Don’t ignore that persistent tummy trouble is the message from the NHS ‘Help Us, Help You’ campaign, a call backed by leaders of Black community groups.

tummy trouble The fear of catching COVID-19 has seen a rise in the number of people who are neglecting the signs that all may not be quite right with their health.

Recent research has found that more than four in 10 people would leave it longer to get health advice than they normally would have before the coronavirus outbreak. This can be disastrous as delaying treatment can have serious consequences for some cancers. Figures show that abdominal cancers account for 25% of all cancer diagnoses in England and 30% of all cancer deaths.

A key focus of NHS Public Health England’s ‘Help Us, Help You’ campaign is to encourage people to not suffer in silence through any persistent tummy trouble, particularly if it lasts for more than three weeks. If you experience diarrhoea, bloating or discomfort in the tummy area, remember to seek health advice at the earliest opportunity.

“Many of us will ignore day to day discomfort, but when it’s lasting more than three weeks – it’s likely that your body is trying to tell you something.”

This important message is being backed by a number of community organisations including the Caribbean and African Health Network, and Ghana Nurses Association.

CEO of Caribbean and African Health Network, Charles Kwaku-Odoi, said: “Many of us will ignore day to day discomfort, but when it’s lasting more than three weeks – it’s likely that your body is trying to tell you something. The NHS has put many measures in place to see you safely, and we urge members of the public not to ignore their health. Look out for yourself and your loved ones – speak to a GP.”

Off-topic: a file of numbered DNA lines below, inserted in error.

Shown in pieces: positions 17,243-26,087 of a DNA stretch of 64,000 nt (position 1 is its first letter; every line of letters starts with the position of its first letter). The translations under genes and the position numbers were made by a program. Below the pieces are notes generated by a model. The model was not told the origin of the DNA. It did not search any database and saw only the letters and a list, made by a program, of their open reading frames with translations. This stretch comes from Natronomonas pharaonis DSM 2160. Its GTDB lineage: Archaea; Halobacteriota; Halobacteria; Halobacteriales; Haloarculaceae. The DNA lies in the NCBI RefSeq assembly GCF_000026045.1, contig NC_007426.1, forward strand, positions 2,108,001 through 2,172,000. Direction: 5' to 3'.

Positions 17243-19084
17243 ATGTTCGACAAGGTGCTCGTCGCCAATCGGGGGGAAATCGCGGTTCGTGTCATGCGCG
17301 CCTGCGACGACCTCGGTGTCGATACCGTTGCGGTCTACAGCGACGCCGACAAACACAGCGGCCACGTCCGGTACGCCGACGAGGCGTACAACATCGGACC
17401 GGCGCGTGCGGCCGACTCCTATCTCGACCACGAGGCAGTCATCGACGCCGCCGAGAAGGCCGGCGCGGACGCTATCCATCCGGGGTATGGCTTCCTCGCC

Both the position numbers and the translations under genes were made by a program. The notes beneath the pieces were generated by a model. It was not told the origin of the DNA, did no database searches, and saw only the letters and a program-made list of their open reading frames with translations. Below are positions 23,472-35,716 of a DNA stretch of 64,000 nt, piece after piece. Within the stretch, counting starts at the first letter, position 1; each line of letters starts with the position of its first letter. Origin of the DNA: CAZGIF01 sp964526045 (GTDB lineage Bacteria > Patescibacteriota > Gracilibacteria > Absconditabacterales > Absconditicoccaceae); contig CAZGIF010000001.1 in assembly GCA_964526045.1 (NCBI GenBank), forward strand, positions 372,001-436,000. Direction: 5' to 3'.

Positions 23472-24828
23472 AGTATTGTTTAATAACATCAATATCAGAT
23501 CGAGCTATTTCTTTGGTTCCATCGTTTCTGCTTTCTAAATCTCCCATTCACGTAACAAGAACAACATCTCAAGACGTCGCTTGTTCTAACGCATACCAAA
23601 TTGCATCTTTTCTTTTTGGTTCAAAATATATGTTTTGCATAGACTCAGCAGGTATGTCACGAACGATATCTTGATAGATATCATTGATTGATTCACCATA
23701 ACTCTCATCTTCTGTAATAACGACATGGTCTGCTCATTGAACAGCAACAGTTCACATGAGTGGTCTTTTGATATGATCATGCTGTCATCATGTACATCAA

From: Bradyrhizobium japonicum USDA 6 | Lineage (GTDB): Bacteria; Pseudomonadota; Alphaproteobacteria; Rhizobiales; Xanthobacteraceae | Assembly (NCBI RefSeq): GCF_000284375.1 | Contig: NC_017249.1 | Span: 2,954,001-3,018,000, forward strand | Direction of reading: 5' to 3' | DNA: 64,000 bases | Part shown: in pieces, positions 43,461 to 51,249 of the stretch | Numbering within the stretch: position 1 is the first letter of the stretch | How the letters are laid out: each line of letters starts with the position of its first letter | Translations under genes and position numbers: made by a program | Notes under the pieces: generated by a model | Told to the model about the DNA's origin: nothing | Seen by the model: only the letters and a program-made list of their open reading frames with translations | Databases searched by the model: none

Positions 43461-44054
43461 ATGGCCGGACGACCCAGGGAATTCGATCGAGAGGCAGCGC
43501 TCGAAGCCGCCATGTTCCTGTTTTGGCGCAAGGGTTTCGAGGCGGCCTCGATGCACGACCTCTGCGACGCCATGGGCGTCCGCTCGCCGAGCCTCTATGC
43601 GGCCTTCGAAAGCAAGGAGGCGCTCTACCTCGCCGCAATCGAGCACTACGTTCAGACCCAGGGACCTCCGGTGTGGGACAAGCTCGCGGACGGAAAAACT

It won’t come as a surprise that the fear of catching COVID-19 has had an impact. While there was a dip in referrals for these cancers at the peak of the first COVID wave, thankfully, more people are now coming forward for checks.

Hospitals have put extensive measures in place so that patients can get safely tested and treated, including by rolling out COVID-19 protected hubs across the country and introducing treatment swaps that require fewer trips to hospital and have less of an effect on cancer patients’ immune systems.

tummy trouble

Health professionals are urging people to not hesitate about getting in touch with their GP if they have concerns.

Dr Nikki Kanani, GP and medical director for primary care for NHS England, said: “If you or a loved one has one of these symptoms, please don’t ignore them. Our message to you is clear – you are not a burden and we are here to safely treat you so please don’t delay – help us help you and come forward as you usually would for care.

“Cancer is easier to treat when it is caught at an earlier stage and so coming forward for a check could save your life.”

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